One thing I have done is to use two panadaptors and three slices... one pan with the pair of slices in DIV mode, the second pan adaptor to control the 6700 pre-amp gain for the SCU with the second antenna as the input. This also helps equalize the incoming signal levels so that the audio level is easier to match.
It takes a little experimentation to find the right audio pan for each signal plus the right audio level to get the best effect in your head. So worth spending some time altering the controls to see whats best for you.
I think you will enjoy this!
Hmmm... when I try adding the 20db preamp on the F6300 to the Pixel Loop the f6300 ATTN (attenuator) indicator immediately comes on? Does the user have any control over the Preamp or Attenuator on a 6300? I may have been absent that class. sorry.0
You won't be able to do diversity on the 6300 (or the 6500) as there is only one SCU in the radio. The pre-amp control is on the antenna tab accessible via the ANT button on the side of the SCU. I don't know whether that is present on the 6300 or not.
Hi Stu, Yes..I am very familiar with diversity and whats needed for my use was the F6700 I used to have before we moved. Am trying a Pixel loop and F6300 here now in the new development and was just trying your adding extra preamp gain from the radio trick. Howeever, on the 6300, when I kick the 20db preamp in it apparently is really a 20db Attenuator when used on the Low Bands. I hope that's not by design but it may be.
I agree that when I had the 8 circle vertical RX array for 160 at the old qth that I did indeed benefit from using multiple preamps with the RX system... quiet locations allow that.0
The 6700 showed up today and one can notice the 30db of gain vs the 20db on very low noise bands.
I am waiting on Loop now thanks Tim and Stu!
The RF preamp in the 6300 is not designed to operate on the low bands which is why you cannot enable it.0
Is that something that can be reprogrammed in the 6300 for us that are in quiet locations or with quiet RX antennas and would benefit from that preamp?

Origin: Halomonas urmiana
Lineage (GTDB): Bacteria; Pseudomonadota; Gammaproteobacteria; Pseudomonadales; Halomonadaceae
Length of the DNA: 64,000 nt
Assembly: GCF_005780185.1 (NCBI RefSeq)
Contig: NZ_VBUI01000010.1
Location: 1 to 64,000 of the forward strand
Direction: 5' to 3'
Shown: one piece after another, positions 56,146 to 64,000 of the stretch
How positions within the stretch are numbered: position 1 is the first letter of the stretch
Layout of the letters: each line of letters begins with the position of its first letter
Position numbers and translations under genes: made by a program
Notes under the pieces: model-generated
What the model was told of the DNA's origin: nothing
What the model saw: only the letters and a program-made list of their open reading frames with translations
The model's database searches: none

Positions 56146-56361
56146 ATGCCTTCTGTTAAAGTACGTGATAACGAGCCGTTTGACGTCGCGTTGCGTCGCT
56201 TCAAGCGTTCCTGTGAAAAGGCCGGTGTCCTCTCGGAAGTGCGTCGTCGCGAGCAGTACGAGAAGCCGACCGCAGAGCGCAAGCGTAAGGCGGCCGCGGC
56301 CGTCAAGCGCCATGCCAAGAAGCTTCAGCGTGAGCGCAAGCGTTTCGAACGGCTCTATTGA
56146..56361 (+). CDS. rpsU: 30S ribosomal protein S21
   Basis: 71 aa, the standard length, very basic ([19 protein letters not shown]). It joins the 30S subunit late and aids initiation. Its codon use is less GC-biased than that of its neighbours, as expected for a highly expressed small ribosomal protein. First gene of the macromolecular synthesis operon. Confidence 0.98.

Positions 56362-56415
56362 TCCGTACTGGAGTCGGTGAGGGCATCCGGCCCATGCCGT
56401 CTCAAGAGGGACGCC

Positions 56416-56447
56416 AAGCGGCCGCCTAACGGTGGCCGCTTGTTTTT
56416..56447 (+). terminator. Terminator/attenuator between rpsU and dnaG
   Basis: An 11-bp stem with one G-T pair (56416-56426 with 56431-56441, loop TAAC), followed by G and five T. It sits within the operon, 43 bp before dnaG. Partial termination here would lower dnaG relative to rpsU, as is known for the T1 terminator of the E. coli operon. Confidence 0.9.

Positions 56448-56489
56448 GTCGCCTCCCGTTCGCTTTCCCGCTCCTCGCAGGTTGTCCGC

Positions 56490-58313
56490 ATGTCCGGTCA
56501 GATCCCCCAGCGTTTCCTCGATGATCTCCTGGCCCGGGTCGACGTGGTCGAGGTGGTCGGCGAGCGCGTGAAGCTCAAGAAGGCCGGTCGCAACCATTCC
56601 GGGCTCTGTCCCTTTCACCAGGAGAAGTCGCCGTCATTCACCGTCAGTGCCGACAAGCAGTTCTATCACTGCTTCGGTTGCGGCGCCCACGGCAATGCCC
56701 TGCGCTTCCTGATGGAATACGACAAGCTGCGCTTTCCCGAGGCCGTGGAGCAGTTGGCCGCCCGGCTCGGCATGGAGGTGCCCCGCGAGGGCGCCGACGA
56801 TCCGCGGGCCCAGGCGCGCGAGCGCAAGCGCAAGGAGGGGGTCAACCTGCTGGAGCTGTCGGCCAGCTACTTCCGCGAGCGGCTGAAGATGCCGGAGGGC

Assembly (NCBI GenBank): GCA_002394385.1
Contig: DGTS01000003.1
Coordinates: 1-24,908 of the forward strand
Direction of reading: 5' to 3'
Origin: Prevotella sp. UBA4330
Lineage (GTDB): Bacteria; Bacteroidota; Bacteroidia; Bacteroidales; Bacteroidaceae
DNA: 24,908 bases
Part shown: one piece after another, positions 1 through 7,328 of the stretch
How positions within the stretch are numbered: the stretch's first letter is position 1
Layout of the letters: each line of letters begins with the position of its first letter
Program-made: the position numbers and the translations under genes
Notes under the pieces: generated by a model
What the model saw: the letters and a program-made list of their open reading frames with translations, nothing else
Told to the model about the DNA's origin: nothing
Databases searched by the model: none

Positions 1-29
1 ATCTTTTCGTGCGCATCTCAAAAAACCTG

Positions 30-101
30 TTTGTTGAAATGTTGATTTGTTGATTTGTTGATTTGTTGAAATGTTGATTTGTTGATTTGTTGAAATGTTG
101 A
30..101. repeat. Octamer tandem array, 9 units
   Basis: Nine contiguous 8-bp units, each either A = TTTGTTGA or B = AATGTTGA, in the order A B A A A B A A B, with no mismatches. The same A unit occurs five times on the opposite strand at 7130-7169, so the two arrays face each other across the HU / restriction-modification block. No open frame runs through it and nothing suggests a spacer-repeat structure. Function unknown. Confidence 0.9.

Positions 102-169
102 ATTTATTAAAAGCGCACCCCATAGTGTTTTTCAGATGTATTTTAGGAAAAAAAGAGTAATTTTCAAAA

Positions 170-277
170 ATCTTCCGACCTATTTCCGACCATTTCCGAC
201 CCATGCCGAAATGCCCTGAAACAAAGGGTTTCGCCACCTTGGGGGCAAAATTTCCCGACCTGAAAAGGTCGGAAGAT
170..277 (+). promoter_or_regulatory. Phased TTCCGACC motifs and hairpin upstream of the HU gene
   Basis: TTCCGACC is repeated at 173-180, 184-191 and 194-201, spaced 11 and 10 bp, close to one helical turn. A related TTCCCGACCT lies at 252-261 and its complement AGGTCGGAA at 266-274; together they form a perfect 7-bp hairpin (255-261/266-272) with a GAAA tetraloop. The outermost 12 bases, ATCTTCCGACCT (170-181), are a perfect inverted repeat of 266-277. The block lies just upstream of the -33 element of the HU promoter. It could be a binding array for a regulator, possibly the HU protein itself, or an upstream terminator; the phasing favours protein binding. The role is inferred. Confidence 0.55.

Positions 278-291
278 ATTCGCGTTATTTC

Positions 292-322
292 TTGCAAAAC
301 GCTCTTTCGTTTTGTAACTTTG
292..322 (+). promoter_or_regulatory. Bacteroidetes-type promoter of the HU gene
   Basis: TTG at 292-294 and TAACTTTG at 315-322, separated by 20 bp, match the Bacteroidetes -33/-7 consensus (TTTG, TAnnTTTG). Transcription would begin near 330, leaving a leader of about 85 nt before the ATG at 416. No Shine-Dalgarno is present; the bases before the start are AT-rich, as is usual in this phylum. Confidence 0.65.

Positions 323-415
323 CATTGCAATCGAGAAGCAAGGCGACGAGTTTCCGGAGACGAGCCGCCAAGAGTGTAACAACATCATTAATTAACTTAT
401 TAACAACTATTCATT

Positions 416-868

BTW: I noticed that when changing the ANT Tab RF gain to 20db for 160, 80,40 the ATTN indicator comes up on the upper right of the panadapter screen...However, there appears to be a bug that truncates the ATTN indicator to just a few marks on the upper right of the panadapter when adding the 20db "gain" for the 40 and 30 meter Bands. 20 on up changes to a PRE indicator all ok.
The rf gain 20db setting sounds and appears to be acting like a preaamp with the Pixel used on 30M and appears/sounds to act like an attenuator with the Pixel on 40M0
No, it cannot be reprogrammed. If you require additional preamplification, you will need to add it externally to the radio.
I have added the issue about the ATTN being truncated to our bug tracker - thanks for the heads up on that.
Too much RF preamplification will degrade the SNR when the bands that are noise limited. If enabling the RF preamp degrades the SNR (the noise floor rises is one indicator) then turn it off.0
Stu, When you get the WIFI ROTOR CONTROL going for the Pixel could you share how you accomplished that and what components you used please... That project is what I need to do here somehow.
Sure - I have all the pieces... Here's the "block diagram"...
I have a cheap TV rotor - it uses three wires for AC to the motor with phase shifted AC (using a non-polarized electrolytic)... the normal control box uses mechanical switches to determine the direction of rotation and a similar AC motor as the "tracking indicator". I've thrown the control box away except for the transformer - its nominally 24 volts...
The WiFi controller is an Arduino YUN with a relay shield and a magnetic compass sensor. The Arduino side of the YUN handles the relay shield and retrieves heading information.
The Linux side of the YUN handles the WiFi and runs a simple web server that shows the current direction of the rotor and allows the rotor to be turned to a set heading. Given the pattern of the loop ( think figure of 8) - the rotor only really needs to be turned 180 degrees for full coverage.
The YUN has an external WiFi antenna option via an MCX connector - in my case, I plug this into a short cable that goes to a N type socket and then uses a 6 dBi outdoor WiFi colinear as the antenna.
All this goes in a plastic Cantex box (really easy to machine) - that includes the YUN and Relay shield in a shielded box, a 5v USB power supply that normally goes into a car DC outlet that powers the YUN via a microUSB cable.
I feed 24v AC into the box for the relay shield to switch - and then also use that source of power via a small converter to run the 5v supply. Most of the 5v devices designed for in car use will handle 24v DC quite easily.
That's basically it - I do have an external AP made by McroTik that will go outside to provide better coverage to where the antenna is located - the house WiFi is basically too weak to get a reliable link.
When I finish this off, I'll post a detailed description on my own blog.
It's a fun and pretty simple project!